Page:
Relevance scoring is based on TF*IDF based formulas. That means that at the foundation, three values matter the most in scoring

Term Frequency (TF): how many times does "test" occur here

Inverse Document Frequency (IDF): How rare is "test." Rare terms (low document frequency, or high IDF) recieve a higher score than common ones

Field norms: How short is the text? "test" occuring once in a short snippet is much more important to that snippet than "test" occuring once in a lengthy book.
These numbers are multiplied together to measure how weighty "test" is in the text being scored.
That's just the tip of the iceburg. First there's the fact that TF and IDF and field norms by themselves aren't directly proportional to relevance. So the various "similarities" as their called scale them differently. So instead of taking these numbers directly, TF, IDF, and fieldNorms are computed as
TF score = sqrt(tf)
IDF score = 1 / log( numDocs / (1 + docFreq) )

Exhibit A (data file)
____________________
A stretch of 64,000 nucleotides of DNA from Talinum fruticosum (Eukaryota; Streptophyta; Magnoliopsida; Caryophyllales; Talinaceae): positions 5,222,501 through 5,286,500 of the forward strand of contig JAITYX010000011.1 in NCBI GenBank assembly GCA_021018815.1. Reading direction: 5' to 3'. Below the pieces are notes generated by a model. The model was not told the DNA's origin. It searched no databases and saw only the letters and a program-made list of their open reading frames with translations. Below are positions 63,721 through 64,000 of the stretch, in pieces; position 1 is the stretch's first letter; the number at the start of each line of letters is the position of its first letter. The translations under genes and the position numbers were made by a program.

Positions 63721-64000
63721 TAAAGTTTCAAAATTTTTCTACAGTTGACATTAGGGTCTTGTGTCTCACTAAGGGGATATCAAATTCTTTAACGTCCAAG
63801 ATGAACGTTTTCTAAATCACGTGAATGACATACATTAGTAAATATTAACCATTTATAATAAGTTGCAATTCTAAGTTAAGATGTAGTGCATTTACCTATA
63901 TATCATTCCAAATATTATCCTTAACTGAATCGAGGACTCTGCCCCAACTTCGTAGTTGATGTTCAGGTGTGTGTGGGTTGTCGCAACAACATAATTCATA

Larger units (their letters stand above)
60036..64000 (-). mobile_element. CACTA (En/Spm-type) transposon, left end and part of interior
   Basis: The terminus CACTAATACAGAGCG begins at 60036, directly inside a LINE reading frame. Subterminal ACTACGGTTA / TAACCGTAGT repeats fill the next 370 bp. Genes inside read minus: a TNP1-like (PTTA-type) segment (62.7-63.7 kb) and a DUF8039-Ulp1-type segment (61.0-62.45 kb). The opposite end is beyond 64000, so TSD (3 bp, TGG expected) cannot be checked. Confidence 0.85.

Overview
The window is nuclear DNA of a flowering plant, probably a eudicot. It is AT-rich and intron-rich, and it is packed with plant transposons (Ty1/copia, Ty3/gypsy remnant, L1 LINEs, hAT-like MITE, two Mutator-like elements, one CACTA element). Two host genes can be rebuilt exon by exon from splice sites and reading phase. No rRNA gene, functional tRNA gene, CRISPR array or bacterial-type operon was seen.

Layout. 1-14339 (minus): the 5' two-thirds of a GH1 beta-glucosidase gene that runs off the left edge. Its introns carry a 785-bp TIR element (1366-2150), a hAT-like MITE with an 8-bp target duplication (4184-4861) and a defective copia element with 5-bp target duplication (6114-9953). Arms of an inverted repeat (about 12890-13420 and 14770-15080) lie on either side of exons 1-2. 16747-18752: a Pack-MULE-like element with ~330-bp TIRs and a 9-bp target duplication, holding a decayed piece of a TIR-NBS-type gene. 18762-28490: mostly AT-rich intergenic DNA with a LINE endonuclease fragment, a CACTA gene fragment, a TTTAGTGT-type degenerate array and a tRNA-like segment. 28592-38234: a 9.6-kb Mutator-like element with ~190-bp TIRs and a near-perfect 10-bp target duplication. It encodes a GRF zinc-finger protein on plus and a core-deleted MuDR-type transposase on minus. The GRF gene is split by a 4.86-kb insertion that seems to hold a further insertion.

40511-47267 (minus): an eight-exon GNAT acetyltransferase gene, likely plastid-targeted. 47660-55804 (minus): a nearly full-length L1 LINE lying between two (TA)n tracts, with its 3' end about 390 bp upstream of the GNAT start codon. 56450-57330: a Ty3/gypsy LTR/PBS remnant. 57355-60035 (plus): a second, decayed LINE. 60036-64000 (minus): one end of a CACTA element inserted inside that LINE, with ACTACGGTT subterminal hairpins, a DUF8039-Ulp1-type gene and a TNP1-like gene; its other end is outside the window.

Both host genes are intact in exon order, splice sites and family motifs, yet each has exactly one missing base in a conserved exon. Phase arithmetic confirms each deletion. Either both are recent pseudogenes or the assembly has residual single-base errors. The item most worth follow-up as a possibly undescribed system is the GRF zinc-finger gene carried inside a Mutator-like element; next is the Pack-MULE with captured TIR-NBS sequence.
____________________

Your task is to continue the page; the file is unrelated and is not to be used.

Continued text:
fieldnorms = 1/sqrt(length)
where
numDocs  total number of docs in collection
length  length of document in terms of positions (depending on if you discount overlaps).
Now there's so many gotchas and caveats here, that I really should just point you at several places to read more about this.
First ,probably the most detailed place to read about this topic as it pertains to Lucene is my relevance book. We dedicate quite a bit of space to the topic
Second, the Lucene & ES community have several well written articles on this topic
Finally, you should know that what's known as "TF*IDF" is being sunsetted as the default scoring computation by something new called BM25 in the next major Lucene version. BM25 is still based on the same statistics, but the computation has been shown experimentally to be far more robust. It's also more complex. I would recommend learning about BM25 at the following places
Hope that's useful! It's really just the beginning of an explanation of a bit of an intricate topic